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Ketosis as a treatment for multiple metabolic and neurodegenerative pathologies

Pilla R

External Pharmacy of Saint John of God - Fatebenefratelli Hospital, Viale Principe di Napoli 14/B, Benevento, Italy

E-mail : aa

DOI: 10.15761/JTS.1000201

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Introduction

Efficacy of metabolic therapies in animal models of seizure

It is renown that seizures may be caused by genetic or environmental factors. Central nervous system oxygen toxicity (CNS-OT), also known as hyperbaric oxygen (HBO2)-related seizures, compromise the safety of undersea divers using rebreathers and patients undergoing HBO2 therapy [1]. Breathing 100% O2 at the barometric pressure (Pb) of 2.4 atmospheres absolute (ATA), or higher doses, increases the risk of convulsions in exposed subjects, and current applications of HBO2 therapy routinely use up to 3 ATA HBO2 [2], which is why CNS-OT currently represents the primary limiting factor in HBO2 therapy. For this reason, HBO2 provides a unique, reversible, and reproducible stimulus for generalized tonic-clonic seizures in animal models and is thus an effective model for assessing anti-seizure strategies.

In the past, it has been demonstrated that fasting delays the onset of CNS-OT [3], by shifting brain energy metabolism. For example, fasting for 24 to 36 hours delays the latency time to CNS-OT seizure up to 300%, which is comparable to high doses of anti-epileptic drugs (AEDs) [4,5] and experimental excitatory glutamatergic neurotransmission blockers [6]. Esters of betaxydroxybutyrate (BHB) or acetoacetate (AcAc) can effectively induce a rapid and sustained ketosis [7,8], therefore D’Agostino and colleagues [9] synthesized and tested a ketone ester [R,S-

1,3-butanediol acetoacetate diester (BD-AcAc2)], which has been shown to induce therapeutic ketosis in dogs [10,11] and pigs [8] and was proposed as a metabolic therapy for parenteral and enteral nutrition [7]. The group was interested in esters of AcAc because precursors to BHB do not prevent CNS-OT [12], and animal studies suggest that AcAc and acetone have the greatest anticonvulsant potential [13-16]. Authors demonstrated that a single oral administration of the ketone ester BD-AcAc2 caused rapid and sustained elevations of BHB (>3 mM), AcAc (>3 mM), and acetone (~0.7 mM) and increased resistance to seizures (LS = 574 ±115%, P < 0.001), compared with control (water) or BD, even though BD caused a significant increase in BHB (Figure 2) [9]. Ketone ester administration produces “fasting ketosis”, which effect is well documented in humans and animal models and correlates with a rise in blood ketones [13,16]. Dietary-induced hepatic ketogenesis is dependent on maintaining a low insulin-to-glucagon ratio, which quickly reverses with carbohydrate consumption. Seizure protection is also reversed upon ingestion of calories from carbohydrate or excess protein (>20%). BD-AcAc2 has little or no effect on blood glucose [9], and thus makes it an attractive option for mitigating CNS-OT and may represent a sought-after strategy for epilepsy to circumvent issues with compliance associated with KD [17]. In addition, D’Agostino and collaborators [9] demonstrated that the anticonvulsant benefits of fasting ketosis are conferred with BD-AcAc2, even during a standard diet ad libitum, reaching higher blood ketones levels than those typically reported in rats fasted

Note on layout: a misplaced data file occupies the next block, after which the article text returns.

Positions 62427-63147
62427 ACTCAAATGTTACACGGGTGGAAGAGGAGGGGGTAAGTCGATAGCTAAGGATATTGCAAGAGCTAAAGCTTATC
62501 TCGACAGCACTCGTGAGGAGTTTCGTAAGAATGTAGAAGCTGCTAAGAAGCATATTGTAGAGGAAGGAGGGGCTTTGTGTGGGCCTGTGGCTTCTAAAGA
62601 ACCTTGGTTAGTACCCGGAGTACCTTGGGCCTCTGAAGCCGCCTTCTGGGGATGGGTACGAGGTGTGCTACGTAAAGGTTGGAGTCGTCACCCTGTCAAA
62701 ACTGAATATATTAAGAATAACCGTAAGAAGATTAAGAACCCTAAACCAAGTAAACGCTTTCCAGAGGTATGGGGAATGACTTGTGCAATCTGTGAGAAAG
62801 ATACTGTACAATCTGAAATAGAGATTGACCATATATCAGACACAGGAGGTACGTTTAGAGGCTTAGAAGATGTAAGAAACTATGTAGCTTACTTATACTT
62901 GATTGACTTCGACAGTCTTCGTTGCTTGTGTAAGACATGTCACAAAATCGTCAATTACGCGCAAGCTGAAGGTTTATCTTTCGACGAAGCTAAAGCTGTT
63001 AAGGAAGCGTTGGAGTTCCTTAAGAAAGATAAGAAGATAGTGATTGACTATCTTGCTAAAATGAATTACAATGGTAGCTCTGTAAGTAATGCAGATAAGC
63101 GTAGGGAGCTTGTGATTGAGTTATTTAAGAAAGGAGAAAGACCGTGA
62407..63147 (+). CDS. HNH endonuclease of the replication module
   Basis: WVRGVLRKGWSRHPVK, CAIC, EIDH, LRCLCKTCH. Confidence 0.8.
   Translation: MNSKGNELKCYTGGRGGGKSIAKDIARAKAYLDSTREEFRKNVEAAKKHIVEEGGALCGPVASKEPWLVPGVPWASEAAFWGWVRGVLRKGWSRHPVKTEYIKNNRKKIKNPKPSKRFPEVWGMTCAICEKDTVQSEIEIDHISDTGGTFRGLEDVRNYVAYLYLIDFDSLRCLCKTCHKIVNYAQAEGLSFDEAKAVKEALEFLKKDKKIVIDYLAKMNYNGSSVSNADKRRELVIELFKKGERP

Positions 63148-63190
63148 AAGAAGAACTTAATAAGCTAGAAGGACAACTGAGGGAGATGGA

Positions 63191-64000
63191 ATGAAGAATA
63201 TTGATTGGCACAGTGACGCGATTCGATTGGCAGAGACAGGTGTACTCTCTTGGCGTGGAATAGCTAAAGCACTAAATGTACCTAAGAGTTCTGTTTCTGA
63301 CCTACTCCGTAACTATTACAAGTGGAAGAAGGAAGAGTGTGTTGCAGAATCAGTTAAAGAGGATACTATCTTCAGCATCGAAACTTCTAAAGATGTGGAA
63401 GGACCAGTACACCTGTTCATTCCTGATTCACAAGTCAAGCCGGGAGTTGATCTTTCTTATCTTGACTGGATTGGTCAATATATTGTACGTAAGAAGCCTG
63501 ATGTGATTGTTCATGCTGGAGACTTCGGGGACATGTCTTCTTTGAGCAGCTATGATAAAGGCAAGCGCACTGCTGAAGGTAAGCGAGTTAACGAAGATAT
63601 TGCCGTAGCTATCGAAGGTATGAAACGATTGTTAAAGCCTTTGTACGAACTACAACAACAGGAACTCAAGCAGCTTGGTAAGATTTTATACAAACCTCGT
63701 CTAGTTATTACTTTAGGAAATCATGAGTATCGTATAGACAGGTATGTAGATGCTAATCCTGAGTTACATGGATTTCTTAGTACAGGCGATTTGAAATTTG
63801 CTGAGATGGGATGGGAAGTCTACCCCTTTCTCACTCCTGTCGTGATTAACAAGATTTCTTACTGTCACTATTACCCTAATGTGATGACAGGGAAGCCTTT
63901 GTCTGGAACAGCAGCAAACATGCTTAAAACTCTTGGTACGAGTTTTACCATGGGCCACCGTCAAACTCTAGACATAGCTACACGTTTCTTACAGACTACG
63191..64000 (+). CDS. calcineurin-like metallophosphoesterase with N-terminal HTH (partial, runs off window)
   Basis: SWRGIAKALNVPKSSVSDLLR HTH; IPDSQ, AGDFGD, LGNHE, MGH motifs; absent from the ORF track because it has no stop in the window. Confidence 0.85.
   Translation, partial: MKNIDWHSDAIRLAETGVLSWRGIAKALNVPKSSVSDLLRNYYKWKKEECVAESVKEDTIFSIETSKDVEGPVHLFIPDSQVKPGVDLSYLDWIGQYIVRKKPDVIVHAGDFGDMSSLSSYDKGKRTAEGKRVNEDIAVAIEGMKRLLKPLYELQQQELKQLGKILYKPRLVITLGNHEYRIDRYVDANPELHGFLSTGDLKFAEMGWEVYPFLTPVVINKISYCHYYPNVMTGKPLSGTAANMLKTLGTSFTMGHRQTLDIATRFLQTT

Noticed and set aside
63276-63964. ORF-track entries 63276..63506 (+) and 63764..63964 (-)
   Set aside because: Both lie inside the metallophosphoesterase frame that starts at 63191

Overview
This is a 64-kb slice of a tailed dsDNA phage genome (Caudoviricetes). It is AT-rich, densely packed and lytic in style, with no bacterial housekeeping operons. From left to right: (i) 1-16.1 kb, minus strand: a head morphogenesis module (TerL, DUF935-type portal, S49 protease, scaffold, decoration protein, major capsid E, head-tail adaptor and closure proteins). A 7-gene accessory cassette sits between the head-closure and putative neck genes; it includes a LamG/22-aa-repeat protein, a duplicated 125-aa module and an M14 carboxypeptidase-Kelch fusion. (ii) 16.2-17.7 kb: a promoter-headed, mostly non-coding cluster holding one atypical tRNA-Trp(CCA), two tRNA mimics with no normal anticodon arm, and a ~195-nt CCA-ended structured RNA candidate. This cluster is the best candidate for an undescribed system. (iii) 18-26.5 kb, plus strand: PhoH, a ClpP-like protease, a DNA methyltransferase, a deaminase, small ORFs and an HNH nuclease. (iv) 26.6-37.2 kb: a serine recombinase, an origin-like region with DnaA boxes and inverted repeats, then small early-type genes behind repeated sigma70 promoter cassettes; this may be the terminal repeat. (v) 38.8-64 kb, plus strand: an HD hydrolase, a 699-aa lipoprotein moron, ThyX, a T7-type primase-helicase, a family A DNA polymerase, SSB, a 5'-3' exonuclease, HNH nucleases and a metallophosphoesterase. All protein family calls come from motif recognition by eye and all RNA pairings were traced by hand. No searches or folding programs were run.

24-36 h [12] or rats eating a KD [18,19]. In fact, measurements of BHB, AcAc, and acetone together showed values of   ~6 mM, usually achieved in a week of fasting for humans [20]. Acetone levels elevated by BD-AcAc2 (0.7 mM) were similar to brain acetone levels in epilepsy patients that have achieved complete seizure control with adherence to a strict KD [21].